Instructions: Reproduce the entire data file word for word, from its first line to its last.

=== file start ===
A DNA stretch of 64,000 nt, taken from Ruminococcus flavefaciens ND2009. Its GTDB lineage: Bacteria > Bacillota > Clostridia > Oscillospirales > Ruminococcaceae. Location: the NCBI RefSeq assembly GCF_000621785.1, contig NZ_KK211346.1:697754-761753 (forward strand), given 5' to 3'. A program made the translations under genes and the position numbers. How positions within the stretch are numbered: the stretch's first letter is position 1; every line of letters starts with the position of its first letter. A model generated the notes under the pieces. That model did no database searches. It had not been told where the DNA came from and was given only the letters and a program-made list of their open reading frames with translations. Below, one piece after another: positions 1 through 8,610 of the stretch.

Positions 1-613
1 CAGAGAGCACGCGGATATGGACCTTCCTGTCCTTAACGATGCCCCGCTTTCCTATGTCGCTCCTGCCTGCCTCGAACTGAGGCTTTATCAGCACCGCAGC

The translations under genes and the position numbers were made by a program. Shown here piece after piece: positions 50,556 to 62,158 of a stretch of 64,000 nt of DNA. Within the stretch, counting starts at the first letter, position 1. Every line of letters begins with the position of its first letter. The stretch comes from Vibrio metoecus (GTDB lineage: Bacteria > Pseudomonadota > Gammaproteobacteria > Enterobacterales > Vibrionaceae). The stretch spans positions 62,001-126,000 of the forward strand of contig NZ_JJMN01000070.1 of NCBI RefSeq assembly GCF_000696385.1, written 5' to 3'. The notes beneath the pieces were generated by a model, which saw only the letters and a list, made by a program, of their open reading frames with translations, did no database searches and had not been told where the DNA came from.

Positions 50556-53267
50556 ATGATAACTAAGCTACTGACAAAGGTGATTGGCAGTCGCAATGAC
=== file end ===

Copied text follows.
A DNA stretch of 64,000 nt, taken from Ruminococcus flavefaciens ND2009. Its GTDB lineage: Bacteria > Bacillota > Clostridia > Oscillospirales > Ruminococcaceae. Location: the NCBI RefSeq assembly GCF_000621785.1, contig NZ_KK211346.1:697754-761753 (forward strand), given 5' to 3'. A program made the translations under genes and the position numbers. How positions within the stretch are numbered: the stretch's first letter is position 1; every line of letters starts with the position of its first letter. A model generated the notes under the pieces. That model did no database searches. It had not been told where the DNA came from and was given only the letters and a program-made list of their open reading frames with translations. Below, one piece after another: positions 1 through 8,610 of the stretch.

Positions 1-613
1 CAGAGAGCACGCGGATATGGACCTTCCTGTCCTTAACGATGCCCCGCTTTCCTATGTCGCTCCTGCCTGCCTCGAACTGAGGCTTTATCAGCACCGCAGC

The translations under genes and the position numbers were made by a program. Shown here piece after piece: positions 50,556 to 62,158 of a stretch of 64,000 nt of DNA. Within the stretch, counting starts at the first letter, position 1. Every line of letters begins with the position of its first letter. The stretch comes from Vibrio metoecus (GTDB lineage: Bacteria > Pseudomonadota > Gammaproteobacteria > Enterobacterales > Vibrionaceae). The stretch spans positions 62,001-126,000 of the forward strand of contig NZ_JJMN01000070.1 of NCBI RefSeq assembly GCF_000696385.1, written 5' to 3'. The notes beneath the pieces were generated by a model, which saw only the letters and a list, made by a program, of their open reading frames with translations, did no database searches and had not been told where the DNA came from.

Positions 50556-53267
50556 ATGATAACTAAGCTACTGACAAAGGTGATTGGCAGTCGCAATGAC